“Poltergeist” benefited from the extra heft of the holiday with a front-loaded $23 million and a rare case of a studio horror film doing better than expected. The PG13 rating might have helped. Like “Mad Max,” it’s a retread of a 20th century franchise (with “Jurassic,” “Mission: Impossible” and “Vacation” still ahead). With audiences getting older, perhaps nostalgia is going to be a boosting factor this summer.
Why “Tomorrowland” is Like “The Lone Ranger”:
No one at Disney wants to be reminded of “The Lone Ranger” and its $260 million worldwide total versus a $215 million budget plus marketing costs. But likely write-off “Tomorrowland,” with some cost estimates close to $200 million, bears significant comparisons. These include:
1. A summer holiday weekend release.
“Ranger” straddled the Independence Day holiday, opening on July 3 (a Wednesday). Its first weekend did $29 million – after already haven taken in nearly $20 million. “Tomorrowland” has its holiday ahead, but its five day total will fall short of “Ranger” by $5 million or more.
2. Both films were directed by Disney all-stars with past huge hits.
Brad Bird has three $200 million-plus grossers, including two with Pixar (released by Disney) as well as a “Mission: Impossible” series entry. “Ranger”‘s Gore Verbinski soared with the “Pirates” series (three grossing over $300 million domestically) and two other $100 million plus films. Both have won Oscars (Bird twice) for Best Animated Feature. So the hit-making pedigree in both cases seemed to justify the risk.
3. Both starred A-list actors.
“Lone Ranger” starred Johnny Depp, “Tomorrowland” George Clooney. Depp has been a much bigger draw (not only the “Pirates” films but three major Tim Burton-directed hits in his diverse line-up. Clooney has aways been more of an ensemble big player (“Gravity,” the “Oceans” series) or the lead in Oscar-bait specialty hits. Critics beat up Depp in “Ranger.” Clearly, Clooney was overestimated as a draw for “Tomorrowland.”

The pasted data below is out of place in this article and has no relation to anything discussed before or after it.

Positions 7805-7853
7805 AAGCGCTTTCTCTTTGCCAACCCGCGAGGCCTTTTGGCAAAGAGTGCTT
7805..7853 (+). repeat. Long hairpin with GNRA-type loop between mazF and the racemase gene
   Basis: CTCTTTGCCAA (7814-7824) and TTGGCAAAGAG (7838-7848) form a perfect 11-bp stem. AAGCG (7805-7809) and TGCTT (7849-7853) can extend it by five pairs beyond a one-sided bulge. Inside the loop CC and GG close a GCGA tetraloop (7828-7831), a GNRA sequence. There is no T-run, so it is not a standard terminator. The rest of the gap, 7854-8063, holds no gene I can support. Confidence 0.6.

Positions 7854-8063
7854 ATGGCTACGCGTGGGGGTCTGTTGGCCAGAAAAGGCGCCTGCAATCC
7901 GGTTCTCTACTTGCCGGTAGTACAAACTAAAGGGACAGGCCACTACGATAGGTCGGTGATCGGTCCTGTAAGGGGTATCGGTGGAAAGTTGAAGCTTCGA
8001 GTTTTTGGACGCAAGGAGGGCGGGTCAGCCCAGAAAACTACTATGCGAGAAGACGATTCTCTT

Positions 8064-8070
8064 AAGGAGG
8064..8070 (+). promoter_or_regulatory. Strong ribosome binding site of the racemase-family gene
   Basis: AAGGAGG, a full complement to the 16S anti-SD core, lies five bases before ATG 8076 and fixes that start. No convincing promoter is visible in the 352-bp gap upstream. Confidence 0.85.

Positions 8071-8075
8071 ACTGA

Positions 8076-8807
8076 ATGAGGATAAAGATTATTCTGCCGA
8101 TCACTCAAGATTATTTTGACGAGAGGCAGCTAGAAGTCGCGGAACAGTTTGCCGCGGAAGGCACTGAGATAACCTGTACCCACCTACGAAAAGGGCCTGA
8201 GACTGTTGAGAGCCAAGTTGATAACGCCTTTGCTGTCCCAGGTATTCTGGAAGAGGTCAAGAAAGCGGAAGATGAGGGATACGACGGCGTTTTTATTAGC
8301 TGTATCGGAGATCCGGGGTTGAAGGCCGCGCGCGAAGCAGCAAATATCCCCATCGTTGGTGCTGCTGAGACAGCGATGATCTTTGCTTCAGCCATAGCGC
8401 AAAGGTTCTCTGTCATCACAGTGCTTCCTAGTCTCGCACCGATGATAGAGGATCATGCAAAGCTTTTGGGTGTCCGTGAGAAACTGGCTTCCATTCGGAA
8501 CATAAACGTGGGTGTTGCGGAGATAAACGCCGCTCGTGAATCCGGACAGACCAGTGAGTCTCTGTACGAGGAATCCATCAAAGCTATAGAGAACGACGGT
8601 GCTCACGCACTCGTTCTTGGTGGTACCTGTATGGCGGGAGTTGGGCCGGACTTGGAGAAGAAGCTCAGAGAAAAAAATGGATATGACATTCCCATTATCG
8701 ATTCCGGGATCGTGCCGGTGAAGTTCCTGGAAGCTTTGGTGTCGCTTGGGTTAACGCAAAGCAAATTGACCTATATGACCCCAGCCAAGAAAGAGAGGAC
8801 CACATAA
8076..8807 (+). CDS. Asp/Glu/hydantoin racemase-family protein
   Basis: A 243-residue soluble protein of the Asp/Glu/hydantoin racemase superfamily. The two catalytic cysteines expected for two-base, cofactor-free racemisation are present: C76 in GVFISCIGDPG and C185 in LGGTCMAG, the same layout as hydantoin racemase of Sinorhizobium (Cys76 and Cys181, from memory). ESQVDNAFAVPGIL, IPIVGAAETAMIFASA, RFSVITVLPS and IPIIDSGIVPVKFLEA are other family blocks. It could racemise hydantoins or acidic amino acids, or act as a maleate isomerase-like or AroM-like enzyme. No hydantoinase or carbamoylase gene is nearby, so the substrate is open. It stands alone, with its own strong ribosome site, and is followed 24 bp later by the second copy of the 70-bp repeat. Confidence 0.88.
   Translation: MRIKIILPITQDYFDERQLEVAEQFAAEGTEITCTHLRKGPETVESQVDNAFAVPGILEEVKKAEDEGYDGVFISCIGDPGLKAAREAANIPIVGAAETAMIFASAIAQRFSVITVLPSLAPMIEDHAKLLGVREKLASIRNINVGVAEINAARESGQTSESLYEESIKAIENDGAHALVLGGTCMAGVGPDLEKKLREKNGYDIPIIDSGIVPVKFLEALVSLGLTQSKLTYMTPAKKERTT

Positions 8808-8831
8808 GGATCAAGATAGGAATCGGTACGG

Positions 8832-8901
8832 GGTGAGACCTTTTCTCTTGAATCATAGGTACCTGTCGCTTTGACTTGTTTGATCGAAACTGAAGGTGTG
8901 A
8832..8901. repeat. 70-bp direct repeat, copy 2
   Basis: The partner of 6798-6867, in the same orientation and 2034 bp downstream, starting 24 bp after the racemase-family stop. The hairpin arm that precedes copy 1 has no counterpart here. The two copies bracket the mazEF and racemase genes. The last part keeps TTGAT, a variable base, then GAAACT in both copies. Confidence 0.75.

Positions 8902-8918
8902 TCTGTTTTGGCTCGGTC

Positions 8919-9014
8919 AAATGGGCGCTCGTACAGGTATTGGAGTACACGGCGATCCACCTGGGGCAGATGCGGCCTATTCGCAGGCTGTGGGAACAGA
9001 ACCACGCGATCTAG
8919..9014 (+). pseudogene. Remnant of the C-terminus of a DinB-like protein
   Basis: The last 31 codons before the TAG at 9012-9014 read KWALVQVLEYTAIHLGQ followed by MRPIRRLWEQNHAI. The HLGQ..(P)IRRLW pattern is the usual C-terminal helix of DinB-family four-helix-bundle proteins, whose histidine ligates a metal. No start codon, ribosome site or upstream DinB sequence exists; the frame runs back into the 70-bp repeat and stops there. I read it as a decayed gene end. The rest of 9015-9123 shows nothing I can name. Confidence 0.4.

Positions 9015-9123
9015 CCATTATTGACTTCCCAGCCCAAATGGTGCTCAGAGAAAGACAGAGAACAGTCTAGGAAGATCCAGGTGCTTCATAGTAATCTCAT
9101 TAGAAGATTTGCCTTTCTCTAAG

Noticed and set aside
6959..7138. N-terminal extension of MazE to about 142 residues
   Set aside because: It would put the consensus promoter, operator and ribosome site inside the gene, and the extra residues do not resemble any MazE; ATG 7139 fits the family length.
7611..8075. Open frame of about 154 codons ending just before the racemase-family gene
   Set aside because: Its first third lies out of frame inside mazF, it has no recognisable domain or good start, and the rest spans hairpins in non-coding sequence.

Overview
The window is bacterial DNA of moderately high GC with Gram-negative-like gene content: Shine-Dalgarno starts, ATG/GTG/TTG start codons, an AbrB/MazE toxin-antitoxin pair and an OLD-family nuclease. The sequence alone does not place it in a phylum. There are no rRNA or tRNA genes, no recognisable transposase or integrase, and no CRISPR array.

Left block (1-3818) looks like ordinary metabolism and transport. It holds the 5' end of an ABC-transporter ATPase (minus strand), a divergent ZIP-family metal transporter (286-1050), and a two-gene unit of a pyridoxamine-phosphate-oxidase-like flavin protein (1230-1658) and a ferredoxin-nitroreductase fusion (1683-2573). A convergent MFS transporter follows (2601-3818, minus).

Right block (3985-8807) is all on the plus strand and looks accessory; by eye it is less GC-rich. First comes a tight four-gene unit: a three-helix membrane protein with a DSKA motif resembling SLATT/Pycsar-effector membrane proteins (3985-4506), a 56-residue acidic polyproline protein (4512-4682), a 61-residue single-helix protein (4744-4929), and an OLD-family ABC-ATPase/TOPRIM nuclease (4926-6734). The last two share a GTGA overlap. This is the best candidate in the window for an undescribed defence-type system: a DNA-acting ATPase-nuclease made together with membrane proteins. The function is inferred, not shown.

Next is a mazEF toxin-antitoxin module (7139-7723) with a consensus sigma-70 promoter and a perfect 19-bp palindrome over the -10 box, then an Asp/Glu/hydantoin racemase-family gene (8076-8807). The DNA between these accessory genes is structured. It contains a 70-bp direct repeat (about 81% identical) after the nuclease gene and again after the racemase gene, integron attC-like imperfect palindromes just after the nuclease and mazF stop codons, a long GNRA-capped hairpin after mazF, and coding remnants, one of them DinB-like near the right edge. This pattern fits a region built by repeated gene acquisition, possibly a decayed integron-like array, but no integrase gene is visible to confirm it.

4. Foreign looks weak.
Western “Lone Ranger” took in $29 million its initial international weekends, compared to $27 million for “Tomorrowland.” But “Ranger” opened in 29% of territories, while “Tomorrowland” is already at 56%. So counting on the world to rescue this seems dubious.
5. Weak Cinemascores.
“Ranger” had the better grade – B+ compared to B.
Could a domestic rebound happen? Not likely. “Tomorrowland” suffered from concept confusion and skewed young in appeal (not an issue for an animated feature). At this point, $100 million domestic might be an optimistic stretch, with maybe somewhat more worldwide, at best $250 million, just shy of “Ranger”‘s take. And if so, also a likely expensive flop.
These actually provide significant news and indications of where some films are headed above last week’s results.
“Pitch Perfect 2” and its 56% fall is at the high end for an enthusiastically received film on a holiday weekend (non-holiday it likely would have been over 60%), but considering its female/more suburban/younger appeal, its much bigger than expected initial figure and lower budget combine (along with much bigger international success) to reinforce that it is a significant success.
“Mad Max: Fury Road,” down 47%, is about as much a drop as it could sustain in its risky path to profit. Worldwide it is up to $212 million, adding another $38 million international this weekend. It might need to top $450 million to be safe, but it still has a much better chance of getting to black than “Tomorrowland.”
“Avengers: Age of Ultron” has passed $400 million, and today should surpass “Iron Man 3” as the biggest hit domestically since “Avengers” (which got to a much higher $623 million). The domestic shortfall now looks it might be the difference in keeping this from equaling the worldwide total for its predecessor.